Squid is a caching web proxy service. There are many reasons why you might want to setup a Proxy server but for me its mainly so I can get to certain webpages to go through my home connection rather than work. Today I want to go through the setup of using squid on an Ubuntu 20.04 server I have on my home network that I can access through a wiregaurd connection. This way I don’t have to expose the proxy server to the internet but I can pick and choose which domains I want to go over proxy. Here are the steps to get it up and running.
Step 1: Install Squid
To install run this:
sudo apt update && sudo apt install squid
Step 2: Configure Squid
There are a ton of things you can do here but my needs are super basic so I will highlight what I changed. Just know if there is something you want to do and I don’t cover it, doesn’t mean it cant be done. Here is a link to the config reference for squid if you want to look into something I don’t point out here. Edit the config file:
sudo vi /etc/squid/squid.conf
If you want to change the ip/port that the proxy will listen on look for look for this line
change it to your needs, should look like this:
http_port IP:PORT Example: http_port 192.168.1.2:3128
The acl section is where we are going to set some rules. By Default it has some example networks. Comment these out and add only the networks you want to have access to the proxy. For me I only want my local network to have access since that is where my traffic will come from. They also allow a ton of ports by default I commented out the ports I don’t want going over the proxy. If you want to block ports comment them out from this section. Here is what my section looked before making changes:
Next we need to allow the localnet acl with by adding this line above http_access deny all like this:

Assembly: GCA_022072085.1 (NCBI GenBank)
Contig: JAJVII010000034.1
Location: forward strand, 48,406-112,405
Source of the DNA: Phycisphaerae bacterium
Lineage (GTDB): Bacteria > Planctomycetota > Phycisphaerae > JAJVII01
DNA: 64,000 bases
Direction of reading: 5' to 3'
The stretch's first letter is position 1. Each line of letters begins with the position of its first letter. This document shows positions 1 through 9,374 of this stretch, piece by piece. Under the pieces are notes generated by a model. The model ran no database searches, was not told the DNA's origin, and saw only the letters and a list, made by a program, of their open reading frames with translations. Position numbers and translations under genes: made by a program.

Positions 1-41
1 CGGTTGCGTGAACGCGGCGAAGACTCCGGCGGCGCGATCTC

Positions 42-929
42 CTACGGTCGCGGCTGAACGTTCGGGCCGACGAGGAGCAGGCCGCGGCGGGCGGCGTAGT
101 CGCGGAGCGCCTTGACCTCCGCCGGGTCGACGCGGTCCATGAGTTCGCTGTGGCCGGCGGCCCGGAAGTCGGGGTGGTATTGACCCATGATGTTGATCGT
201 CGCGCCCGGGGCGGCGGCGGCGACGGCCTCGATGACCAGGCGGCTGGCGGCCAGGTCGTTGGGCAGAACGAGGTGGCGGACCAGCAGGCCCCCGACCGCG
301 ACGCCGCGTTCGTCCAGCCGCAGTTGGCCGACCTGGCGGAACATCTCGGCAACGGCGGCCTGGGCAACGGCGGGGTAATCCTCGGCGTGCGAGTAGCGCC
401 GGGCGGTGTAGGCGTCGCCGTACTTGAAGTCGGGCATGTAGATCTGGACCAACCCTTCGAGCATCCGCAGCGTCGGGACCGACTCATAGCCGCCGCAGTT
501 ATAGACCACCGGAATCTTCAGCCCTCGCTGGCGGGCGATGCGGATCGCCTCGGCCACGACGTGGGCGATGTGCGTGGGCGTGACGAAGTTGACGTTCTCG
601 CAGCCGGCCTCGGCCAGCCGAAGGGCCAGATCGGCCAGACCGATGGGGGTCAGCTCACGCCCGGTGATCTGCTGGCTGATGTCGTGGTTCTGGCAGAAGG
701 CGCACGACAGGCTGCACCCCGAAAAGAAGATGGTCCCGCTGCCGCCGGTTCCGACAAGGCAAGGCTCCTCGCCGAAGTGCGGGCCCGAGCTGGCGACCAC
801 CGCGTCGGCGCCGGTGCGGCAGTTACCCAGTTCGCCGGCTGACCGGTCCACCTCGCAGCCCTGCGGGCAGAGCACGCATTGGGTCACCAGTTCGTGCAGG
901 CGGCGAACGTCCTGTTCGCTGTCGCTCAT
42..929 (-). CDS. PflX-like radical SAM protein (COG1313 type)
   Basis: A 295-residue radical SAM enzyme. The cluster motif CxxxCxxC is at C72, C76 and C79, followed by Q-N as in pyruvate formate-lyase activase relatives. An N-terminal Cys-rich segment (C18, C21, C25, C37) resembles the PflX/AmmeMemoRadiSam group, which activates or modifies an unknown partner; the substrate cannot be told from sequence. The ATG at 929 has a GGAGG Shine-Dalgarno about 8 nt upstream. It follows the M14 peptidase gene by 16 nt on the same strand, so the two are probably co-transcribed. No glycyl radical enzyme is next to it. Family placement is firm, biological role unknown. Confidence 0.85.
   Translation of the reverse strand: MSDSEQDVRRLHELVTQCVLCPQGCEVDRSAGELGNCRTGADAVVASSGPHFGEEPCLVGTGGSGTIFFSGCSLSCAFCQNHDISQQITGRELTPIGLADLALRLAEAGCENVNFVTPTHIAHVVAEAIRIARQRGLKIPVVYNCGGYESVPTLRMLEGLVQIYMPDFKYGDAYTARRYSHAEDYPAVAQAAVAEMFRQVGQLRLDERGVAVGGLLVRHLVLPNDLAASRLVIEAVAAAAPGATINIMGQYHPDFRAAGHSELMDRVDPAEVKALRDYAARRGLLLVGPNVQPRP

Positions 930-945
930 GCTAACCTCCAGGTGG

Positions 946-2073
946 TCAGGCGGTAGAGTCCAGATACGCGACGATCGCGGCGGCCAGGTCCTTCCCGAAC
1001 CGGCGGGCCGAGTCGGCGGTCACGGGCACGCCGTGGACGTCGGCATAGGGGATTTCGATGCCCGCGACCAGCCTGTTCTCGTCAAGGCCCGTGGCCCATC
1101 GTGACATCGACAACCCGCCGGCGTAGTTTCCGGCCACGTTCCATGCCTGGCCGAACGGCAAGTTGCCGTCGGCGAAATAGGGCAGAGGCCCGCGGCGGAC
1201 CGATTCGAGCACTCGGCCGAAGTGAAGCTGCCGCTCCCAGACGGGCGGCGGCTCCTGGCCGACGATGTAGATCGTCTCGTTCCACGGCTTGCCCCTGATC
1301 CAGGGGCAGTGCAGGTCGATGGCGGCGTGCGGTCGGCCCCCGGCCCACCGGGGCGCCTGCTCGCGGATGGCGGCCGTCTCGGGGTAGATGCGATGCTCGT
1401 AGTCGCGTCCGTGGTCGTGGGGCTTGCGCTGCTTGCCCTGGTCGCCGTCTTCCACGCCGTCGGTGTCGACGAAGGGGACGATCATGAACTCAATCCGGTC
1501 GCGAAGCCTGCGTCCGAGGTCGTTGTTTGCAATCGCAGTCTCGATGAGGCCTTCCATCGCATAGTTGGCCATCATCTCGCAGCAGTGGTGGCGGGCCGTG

Next setting would be DNS. On my server I have pihole setup so it IS the DNS server I want to use but if you need to change it look for the line dns_nameservers and add your dns server like this:
dns_nameservers 18.104.22.168 22.214.171.124
Once you are done editing the config save and close and then run this to check the config. It should return 0:
Step 3: Start Squid and enable service
Next we start squid and enable it as a service:
sudo systemctl enable squid.service && sudo systemctl start squid.service
That’s it! Squid is up and running. Now to test!
Step 4: Configure Client
This is where we actually get to use the thing! There are basically two ways to use this. We can set the Whole PC or Browser to use this proxy. However, if we do that ALL http/https traffic will go over the proxy and that might not be good if using this from work or somewhere you need access to local resources as well. Another option is to use a browser extension called foxyproxy to proxy on CERTAIN URLs through the proxy. That’s the way I went so here is how to set that up.
First, add the FoxyProxy standard extension to your browser (I’m using Chrome). Don’t get the basic one, it doesn’t have the ability to match URLs. Once added click the little fox logo in the top bar of chrome and click options. Now click add new proxy. Fill out your Proxy IP and port from our setup earlier. Then go to the URL Patterns tab and here you can define URLs you want to go over the proxy. Here is my example for Reddit.com
The next step is important! At the top of the options menu of FoxyProxy there is a dropdown. Change it to Use proxies based on their pre-defined patterns and priorities
Now you have a working proxy that can be used for certain domains.